Will D.C. residents get to vote for or against a $15-an-hour minimum wage this November? That’s still up in the air.

At a hearing Thursday, D.C. Superior Court Judge Maurice Ross said he has not come to a decision yet regarding the legitimacy of the (popular) ballot initiative, which was approved by D.C. Board of Elections members whose terms had expired.

With the decision delayed yet again, supporters of the initiative will have to continue to wait to collect the 23,200 valid signatures needed by early July to qualify for the fall ballot.

The lawsuit was brought by Harry Wingo, the former D.C. Chamber of Commerce president, whose lawyers have argued that because some BOE members’ terms had expired when the initiative’s language was approved, it’s invalid.

Mayor Muriel Bowser has nominated David Michael Bennett to replace BOE Chair Deborah Nichols, whose term expired in July 2012. The D.C. Council will consider his appointment at a March 10 hearing, as well as the appointment of Michael Gill to replace a member whose term expired in July 2014.

The Office of the Attorney General intervened in the case last month after Ross’ oral opinion on the case seemed to threaten to invalidate years of actions made by BOE, including presiding over the most recent mayoral race, successful marijuana legalization initiative, and the appointment of several councilmembers.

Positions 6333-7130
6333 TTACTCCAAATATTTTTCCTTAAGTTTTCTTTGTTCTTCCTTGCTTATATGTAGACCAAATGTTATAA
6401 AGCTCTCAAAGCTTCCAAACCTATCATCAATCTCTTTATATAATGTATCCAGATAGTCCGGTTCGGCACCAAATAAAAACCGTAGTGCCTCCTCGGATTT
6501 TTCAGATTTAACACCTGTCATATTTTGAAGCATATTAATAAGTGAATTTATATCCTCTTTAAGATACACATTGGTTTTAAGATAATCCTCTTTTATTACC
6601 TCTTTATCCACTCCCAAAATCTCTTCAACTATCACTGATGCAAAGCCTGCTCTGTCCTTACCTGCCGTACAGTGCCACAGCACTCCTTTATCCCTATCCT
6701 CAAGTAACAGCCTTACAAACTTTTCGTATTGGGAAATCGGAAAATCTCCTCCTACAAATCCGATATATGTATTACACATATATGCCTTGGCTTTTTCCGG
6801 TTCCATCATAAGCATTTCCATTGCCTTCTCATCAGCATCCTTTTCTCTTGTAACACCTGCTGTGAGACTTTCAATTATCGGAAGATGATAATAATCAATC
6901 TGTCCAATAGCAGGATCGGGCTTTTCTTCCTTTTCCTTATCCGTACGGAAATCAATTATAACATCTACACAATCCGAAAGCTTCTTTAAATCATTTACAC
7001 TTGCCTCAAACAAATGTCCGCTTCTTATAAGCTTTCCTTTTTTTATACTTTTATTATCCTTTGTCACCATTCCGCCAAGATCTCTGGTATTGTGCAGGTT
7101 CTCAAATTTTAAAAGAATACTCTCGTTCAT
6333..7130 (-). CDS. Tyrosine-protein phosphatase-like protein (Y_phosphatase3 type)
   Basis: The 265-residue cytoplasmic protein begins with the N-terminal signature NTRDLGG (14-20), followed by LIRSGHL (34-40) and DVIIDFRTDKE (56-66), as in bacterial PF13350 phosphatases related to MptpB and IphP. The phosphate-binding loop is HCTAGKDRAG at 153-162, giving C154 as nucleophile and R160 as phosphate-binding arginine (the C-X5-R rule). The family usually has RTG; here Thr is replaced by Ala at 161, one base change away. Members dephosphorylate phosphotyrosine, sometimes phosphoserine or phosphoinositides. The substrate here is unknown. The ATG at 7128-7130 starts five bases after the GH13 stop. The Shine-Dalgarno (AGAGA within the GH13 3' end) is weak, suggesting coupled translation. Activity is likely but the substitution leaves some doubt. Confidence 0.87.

OAG attorney Brad Patrick argued today that the term limitations that the Council imposed on BOE went against their powers laid out in the Home Rule Act and a 1955 act of Congress that established the board.

The language in that 1955 act states that “until [a BOE member’s] successor is appointed and has qualified, a member may continue to serve even though the term of the office to which he was appointed has expired.” Patrick argued that this means those members’ terms were never technically expired, since the Council’s mandate could not trump the act by Congress.

“Clearly that limitation would be inconsistent or contrary to what Congress had provided in enacting [these acts],” Patrick told Ross.

Delvone Michael, director of D.C. Working Families, told City Paper that he’s not concerned about collecting the needed signatures by the July deadline. A coalition in support of the initiative has had signature collectors organized for a while who are anxious to get started, he added.

“At this point, we’re just waiting to send the ships out to sea,” Michael said.

Illustration by Lauren Heneghan